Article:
Often, the experience of an injury can feel like a grim tunnel with no end in sight. However, as a fitness enthusiast who recently suffered a calf tear during a kickboxing session, I’ve come to realize there are valuable lessons hidden in this journey of discomfort and healing.
But I don’t want to paint such an optimistic picture right out the gate; getting injured is brutal, especially when it’s significant. Fortunately, I only have a low-grade medial gastrocnemius tear so I will be fine. But I know many of you reading this have been through worse (or will someday find yourself confronted with a significant injury). So, read on, and let me show you what I learned through my most recent injury.
1. Embrace Alternative Training Methods
When you’re dedicated to your fitness routine, it’s easy to pour all your energy into your favorite lifts and workouts. However, being sidelined due to an injury often forces you to explore other fitness avenues.
I’ve been injured before, but being unable to move or load my leg correctly forced me to switch things up. I found myself doing a lot more upper-body work, core exercises, and upper-body conditioning than I would generally avoid. For instance, I used things like the rowing machine and ski erg to build up my upper body endurance. In turn, I kept my workouts going strong and maybe even improved some weaknesses I would have normally overlooked.
The key takeaway is to maintain this diverse training approach even after your injury has healed. Cross-training is essential for long-term growth and longevity. Don’t just stick to what you’re good at; diversify your movement and exercise routines.
2. Learn to Heed Your Body’s Signals
Ignoring your body’s distress signals is a common pitfall many trainees and athletes fall into. I was no different. There’s a fine line between pushing your limits and overstepping them, and I learned this the hard way (literally, because I tore my calf while stepping backward).
Understanding Your Threshold
While healing from my injury, I became more attuned to my body’s signals. I started recognizing the difference between the discomfort of a good workout and the warning signs of pain and strain. This awareness is crucial to prevent future injuries.
The valuable lesson here is to respect your body’s limits. If something feels off, take a break and cross-train instead. When you resume, do so gradually. The aim should be to have no pain immediately after your workout or the next day.
3. Implement a Cautious Comeback
When an injury has sidelined you, it’s crucial to slowly ease back into your training regimen. The goal is to avoid re-injury and to build your performance back up gradually.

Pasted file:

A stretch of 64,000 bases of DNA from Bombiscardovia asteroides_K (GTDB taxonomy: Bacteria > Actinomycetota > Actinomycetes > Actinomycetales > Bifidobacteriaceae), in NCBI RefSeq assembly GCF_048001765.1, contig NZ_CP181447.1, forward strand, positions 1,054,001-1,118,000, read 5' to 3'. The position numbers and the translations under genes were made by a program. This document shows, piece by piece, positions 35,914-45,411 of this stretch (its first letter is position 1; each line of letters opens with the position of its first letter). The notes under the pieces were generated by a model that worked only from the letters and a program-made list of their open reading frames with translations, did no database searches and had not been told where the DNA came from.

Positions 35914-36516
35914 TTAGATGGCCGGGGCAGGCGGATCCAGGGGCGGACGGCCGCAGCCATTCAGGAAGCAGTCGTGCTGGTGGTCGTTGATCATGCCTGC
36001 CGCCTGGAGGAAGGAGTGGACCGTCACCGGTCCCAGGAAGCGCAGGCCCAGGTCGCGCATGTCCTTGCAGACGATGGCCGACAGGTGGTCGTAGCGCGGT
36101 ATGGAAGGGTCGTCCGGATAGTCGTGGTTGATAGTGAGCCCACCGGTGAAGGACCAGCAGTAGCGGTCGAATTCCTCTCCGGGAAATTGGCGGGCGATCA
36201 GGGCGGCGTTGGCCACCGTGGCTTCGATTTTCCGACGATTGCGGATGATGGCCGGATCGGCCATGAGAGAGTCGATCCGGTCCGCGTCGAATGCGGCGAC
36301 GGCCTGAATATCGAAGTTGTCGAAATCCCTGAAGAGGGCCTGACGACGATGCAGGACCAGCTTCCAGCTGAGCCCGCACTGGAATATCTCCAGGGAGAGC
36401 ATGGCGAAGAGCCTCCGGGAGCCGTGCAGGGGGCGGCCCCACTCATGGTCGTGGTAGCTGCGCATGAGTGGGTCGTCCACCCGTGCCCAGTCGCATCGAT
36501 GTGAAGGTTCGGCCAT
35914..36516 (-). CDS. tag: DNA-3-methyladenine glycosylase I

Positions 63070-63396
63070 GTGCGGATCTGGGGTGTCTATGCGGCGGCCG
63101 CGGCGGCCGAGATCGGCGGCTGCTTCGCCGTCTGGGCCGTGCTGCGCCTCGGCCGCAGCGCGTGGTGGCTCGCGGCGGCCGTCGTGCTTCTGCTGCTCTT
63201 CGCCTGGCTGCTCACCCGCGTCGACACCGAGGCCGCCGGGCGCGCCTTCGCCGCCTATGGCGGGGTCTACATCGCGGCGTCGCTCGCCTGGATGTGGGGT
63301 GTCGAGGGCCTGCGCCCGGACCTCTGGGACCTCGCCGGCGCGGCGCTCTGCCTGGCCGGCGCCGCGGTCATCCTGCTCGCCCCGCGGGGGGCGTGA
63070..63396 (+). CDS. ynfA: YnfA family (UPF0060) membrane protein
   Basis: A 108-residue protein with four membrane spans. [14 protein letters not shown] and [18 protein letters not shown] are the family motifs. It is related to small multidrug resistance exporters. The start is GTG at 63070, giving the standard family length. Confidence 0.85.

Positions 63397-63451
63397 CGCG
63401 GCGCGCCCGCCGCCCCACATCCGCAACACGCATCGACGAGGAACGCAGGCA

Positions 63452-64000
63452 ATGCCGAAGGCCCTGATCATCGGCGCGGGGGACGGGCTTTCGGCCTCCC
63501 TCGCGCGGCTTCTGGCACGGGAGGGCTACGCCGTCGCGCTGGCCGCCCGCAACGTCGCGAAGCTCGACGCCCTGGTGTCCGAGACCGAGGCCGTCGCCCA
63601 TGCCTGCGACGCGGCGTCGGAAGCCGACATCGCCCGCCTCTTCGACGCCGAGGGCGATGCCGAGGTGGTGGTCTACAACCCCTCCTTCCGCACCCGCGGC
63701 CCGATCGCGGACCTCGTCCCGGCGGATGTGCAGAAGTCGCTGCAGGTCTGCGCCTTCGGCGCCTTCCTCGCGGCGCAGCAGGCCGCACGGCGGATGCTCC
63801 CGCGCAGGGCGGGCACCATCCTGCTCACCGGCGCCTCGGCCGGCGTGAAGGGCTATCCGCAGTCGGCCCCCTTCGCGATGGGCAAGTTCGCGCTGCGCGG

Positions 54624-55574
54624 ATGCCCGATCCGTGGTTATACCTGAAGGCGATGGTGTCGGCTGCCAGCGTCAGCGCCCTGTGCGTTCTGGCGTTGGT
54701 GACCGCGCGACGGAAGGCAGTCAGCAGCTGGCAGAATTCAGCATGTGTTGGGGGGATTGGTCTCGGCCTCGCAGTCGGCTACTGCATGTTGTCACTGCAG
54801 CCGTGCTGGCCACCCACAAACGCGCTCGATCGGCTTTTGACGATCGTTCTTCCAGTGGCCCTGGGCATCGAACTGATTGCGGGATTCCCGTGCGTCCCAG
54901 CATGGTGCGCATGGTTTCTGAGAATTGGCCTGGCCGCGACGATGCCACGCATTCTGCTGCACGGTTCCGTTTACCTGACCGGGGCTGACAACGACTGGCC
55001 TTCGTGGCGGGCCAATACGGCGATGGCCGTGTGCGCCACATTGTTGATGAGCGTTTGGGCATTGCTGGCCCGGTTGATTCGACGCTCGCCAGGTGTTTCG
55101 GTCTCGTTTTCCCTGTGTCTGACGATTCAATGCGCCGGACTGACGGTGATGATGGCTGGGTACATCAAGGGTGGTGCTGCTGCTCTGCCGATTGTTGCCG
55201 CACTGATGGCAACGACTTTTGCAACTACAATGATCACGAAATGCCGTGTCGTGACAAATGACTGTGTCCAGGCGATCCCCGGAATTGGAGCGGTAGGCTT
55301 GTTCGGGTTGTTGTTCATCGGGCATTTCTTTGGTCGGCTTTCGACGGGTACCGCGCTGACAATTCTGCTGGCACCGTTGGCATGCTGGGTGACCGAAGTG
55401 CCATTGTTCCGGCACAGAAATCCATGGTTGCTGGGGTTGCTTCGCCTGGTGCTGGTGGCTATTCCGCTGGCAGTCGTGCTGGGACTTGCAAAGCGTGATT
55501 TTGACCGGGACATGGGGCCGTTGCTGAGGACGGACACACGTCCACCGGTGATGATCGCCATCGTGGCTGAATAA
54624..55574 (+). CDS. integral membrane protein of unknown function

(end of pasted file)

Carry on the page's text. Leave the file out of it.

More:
Upon returning to my training, I started with light workouts. I reduced the amount of bouncing I was doing in kickboxing and cut the workouts much shorter. I listened to my body and took walk breaks when needed. Monitoring my body’s response over the next 24 hours helped me gauge my progress.
The critical insight here is that a slow and steady approach will serve you well when you return from an injury. Whether you’re returning to training after a stressful period or a seasonal break, this philosophy holds true.
4. Cultivate a Positive Mindset
Facing an injury can be a mental battle as much as a physical one. It’s natural to feel down, but it’s crucial to cope effectively and keep a positive mindset.
Handling Negative Thoughts
I learned that controlling negative thoughts can be as simple as recognizing them and consciously shifting focus. This mental resilience is beneficial not only during the healing process but also when facing challenges in future training sessions or competitions.
I love kickboxing and Muay Thai, like, a lot. So, not being able to do what I love is disheartening. But, I knew there was light at the end of the tunnel with patience, perseverance, and positivity.
The important lesson here is that mindset matters. It’s okay to feel upset about your situation but don’t let it consume you. Cultivate positivity and use it to overcome your aches and strains and reach your fitness goals.
In conclusion, while an injury can be a frustrating setback, it’s also an opportunity to grow stronger and wiser. It teaches us to diversify our training, listen to our bodies, come back with care, and maintain a positive mindset. So, remember, every cloud has a silver lining—even when that cloud is an injury.
Brian Murray, FRSC, FRA
Founder of Motive Training
Did you recently injure yourself? Are you looking for ways to overcome injuries? Reach out to us today.